The other receptive language subtest that Sofie did poorly in the prior speech-language evaluation was the CELF-4 subtest, Concepts and Directions. This subtest was not administered as it was significantly revamped in the CELF-5 and a poor test of receptive skills and instead assesses understanding concepts, which are vocabulary-based.
On the Word Classes subtest of the CELF-5, Sofie demonstrated good problem-solving and inferencing skills in Word Classes. For example, she connected smooth/rough, search/quest, longitude/latitude, enthusiastic/eager, and occupied/vacant. All of the wrong answers were due to her lack of vocabulary, not an inability to make inferences and problem-solve. For example, she did not know the words prosperous, memoir, essential, renovate, caricature, parched, arid, or assimilate. Sofie does have weaknesses in vocabulary and the content validity problems in this subtest are that it becomes a thinly veiled vocabulary test at the higher levels. Even with the vocabulary issue, Sofie performed at an average level.
In both the prior and the current speech-language evaluations, the Word Definitions subtest of the CELF-4 and CELF-5 were administered. This subtest is an important one for Sofie because it assesses semantic knowledge, not the ability to label items as does a traditional vocabulary test. In the prior speech-language evaluation, Sofie received a scaled score of 8, which is a low average. In the current speech-language evaluation, Sofie’s scaled score was a 10, with a 95% confidence range from 8 to 12 indicating performance well within the average range.
Her performance in the Word Definitions shows strong linguistic and problem-solving skills. For example, she described “treaty” as “A treaty is like a contract”; a “souvenir” as “something to remember where you were, something precious to someone who got it”; a “committee” as “a whole group of people in deciding what to do”; a “negotiation” as “trying to work something out”; a “decade” as “a very long time”; and “award” as “you achieved in something, a reward, you get an award to show your effort.” Her mother indicated that the family works together to build vocabulary for Sofie and her sister at breakfast and there is a big focus in school as well.
Disorder vs. Gap
The question of whether Sofie has a language disorder or a gap in vocabulary and academic language is critical. If she has a gap, then the approach is to provide her with a rich and robust environment within which she can acquire vocabulary and learn the academic language registers which will allow her to fill those gaps and build on that success academically. If she has a language disorder, then Sofie’s academics will focus on addressing the disability and building accommodations and modifications.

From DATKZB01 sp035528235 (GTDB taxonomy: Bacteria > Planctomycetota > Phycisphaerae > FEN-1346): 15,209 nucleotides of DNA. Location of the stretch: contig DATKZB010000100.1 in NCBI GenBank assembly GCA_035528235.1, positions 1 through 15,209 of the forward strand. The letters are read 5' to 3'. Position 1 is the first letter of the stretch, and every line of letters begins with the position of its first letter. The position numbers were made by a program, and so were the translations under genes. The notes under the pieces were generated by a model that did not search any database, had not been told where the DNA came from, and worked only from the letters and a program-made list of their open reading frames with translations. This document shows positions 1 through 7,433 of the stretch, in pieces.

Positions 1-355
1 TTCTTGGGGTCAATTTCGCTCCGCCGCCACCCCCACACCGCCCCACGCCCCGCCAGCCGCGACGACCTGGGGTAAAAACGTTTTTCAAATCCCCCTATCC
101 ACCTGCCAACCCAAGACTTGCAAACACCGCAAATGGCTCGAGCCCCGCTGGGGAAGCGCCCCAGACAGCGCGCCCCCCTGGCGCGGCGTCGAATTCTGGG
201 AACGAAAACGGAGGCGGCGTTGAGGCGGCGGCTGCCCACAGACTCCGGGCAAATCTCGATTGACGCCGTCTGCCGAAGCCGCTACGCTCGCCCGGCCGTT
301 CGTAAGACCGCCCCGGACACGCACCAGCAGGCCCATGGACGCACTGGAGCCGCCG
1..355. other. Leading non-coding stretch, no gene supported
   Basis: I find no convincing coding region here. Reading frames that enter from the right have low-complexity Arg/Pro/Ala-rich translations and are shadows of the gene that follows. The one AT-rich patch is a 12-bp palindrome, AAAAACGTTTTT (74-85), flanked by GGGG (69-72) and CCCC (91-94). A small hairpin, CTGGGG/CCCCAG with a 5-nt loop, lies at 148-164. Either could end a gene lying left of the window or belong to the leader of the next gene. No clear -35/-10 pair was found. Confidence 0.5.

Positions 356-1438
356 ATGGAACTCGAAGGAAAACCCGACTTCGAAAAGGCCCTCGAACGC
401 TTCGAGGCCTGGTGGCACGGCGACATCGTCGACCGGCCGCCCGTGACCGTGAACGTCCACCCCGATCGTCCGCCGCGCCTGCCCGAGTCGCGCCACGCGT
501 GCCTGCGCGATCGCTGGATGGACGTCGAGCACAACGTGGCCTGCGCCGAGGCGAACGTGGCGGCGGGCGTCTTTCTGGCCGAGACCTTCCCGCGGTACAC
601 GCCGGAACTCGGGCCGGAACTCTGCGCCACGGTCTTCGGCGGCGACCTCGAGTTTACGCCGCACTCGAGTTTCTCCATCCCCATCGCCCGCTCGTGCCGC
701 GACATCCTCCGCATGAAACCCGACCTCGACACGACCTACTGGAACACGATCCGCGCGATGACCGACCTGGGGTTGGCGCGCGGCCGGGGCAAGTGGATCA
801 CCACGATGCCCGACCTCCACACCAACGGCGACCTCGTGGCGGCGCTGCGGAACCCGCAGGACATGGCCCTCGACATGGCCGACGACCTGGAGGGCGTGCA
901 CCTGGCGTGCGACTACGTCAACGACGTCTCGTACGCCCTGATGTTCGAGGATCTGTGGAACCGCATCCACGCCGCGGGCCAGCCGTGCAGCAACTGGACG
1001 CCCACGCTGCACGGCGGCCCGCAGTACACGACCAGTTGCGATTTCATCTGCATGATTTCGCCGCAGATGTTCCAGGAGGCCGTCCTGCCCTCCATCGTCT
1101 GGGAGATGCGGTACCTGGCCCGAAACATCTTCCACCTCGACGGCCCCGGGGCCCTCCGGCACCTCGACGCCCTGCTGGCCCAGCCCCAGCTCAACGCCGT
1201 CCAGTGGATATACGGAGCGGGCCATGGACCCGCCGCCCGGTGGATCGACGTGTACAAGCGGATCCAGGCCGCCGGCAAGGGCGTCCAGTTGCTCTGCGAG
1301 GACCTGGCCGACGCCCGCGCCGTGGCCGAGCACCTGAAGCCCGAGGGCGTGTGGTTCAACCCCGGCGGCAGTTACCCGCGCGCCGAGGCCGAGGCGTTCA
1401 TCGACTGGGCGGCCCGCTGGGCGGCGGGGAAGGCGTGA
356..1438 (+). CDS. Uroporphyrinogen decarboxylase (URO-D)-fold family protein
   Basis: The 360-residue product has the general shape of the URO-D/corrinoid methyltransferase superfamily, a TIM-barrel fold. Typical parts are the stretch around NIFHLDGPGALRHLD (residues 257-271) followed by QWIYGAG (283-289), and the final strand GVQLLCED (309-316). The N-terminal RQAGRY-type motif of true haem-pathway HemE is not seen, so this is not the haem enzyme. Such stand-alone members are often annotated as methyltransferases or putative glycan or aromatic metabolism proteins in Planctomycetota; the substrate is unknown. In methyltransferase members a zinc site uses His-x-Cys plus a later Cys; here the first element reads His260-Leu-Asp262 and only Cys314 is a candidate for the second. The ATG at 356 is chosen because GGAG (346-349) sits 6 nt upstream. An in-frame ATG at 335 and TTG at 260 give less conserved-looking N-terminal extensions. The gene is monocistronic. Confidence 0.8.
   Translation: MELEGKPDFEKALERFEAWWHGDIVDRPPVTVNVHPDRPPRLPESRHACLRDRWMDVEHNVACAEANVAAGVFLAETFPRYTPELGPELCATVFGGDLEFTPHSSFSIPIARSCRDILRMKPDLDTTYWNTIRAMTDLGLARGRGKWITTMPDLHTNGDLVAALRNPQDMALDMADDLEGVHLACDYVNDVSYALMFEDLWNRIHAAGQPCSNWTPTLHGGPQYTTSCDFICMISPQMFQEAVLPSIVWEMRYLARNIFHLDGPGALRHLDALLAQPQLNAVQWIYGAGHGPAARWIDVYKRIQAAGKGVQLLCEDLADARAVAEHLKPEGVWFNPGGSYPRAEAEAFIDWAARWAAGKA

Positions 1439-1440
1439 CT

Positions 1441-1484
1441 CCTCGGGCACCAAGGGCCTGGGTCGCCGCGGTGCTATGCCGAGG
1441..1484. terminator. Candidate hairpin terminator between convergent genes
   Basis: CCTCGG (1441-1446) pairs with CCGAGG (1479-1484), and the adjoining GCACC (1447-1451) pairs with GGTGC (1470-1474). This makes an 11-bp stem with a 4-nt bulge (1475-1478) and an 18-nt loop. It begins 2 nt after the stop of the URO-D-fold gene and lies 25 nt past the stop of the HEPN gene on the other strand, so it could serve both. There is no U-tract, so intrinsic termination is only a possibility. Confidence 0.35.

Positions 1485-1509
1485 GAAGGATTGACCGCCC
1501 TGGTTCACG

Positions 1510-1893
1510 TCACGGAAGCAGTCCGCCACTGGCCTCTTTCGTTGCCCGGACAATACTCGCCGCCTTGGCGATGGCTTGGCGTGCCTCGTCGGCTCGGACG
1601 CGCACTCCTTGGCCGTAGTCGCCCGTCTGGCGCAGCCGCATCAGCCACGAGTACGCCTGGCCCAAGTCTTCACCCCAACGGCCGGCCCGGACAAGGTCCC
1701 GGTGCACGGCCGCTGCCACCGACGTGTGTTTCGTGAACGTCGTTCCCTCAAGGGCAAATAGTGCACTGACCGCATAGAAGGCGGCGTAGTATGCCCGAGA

Based on the information gathered during this evaluation, Sofie appears to have academic and linguistic gaps, not a language disability. Perhaps foremost is her ability to acquire all the features of SAE in the 18 months she has been exposed to it. During the evaluation, she only spoke in SAE indicating an ability to acquire morphology and syntax, pragmatic language, and semantics, and metalinguistic and sociolinguistic skills in how and when to use that dialect.
Some of the descriptions by her mother also strongly point to age-appropriate language skills. Her mother described Sofie as having “wolf ears” meaning she can hear and understand what her parents are saying even when her parents and Sofie are on different floors of the house, and when her parents do not want to be heard by the Sofie and her siblings.
Another indication of at least adequate language skills is an ability to understand humor quickly because this requires processing language quickly making inferences and understanding language-based relationships. During the evaluation, this happened several times including when she defined mustard as “green and yellowy”. This evaluator said, “You probably need to check how old the mustard is in your refrigerator” and Sofie immediately understood what the evaluator meant and the humor.
As final evidence that Sofie has at least age-appropriate language skills, her mother said that Sofie watches television shows with characters that develop over time, and with ongoing and involved plots such as Glee when it was popular and currently the show Sync. When asked how she, the mother, knows that Sofie understands the characters’ dilemmas and relationships and the interweaving plots, the mother said she will ask Sofie what is going on with the plot and with various characters and Sofie tells her mother what is going on.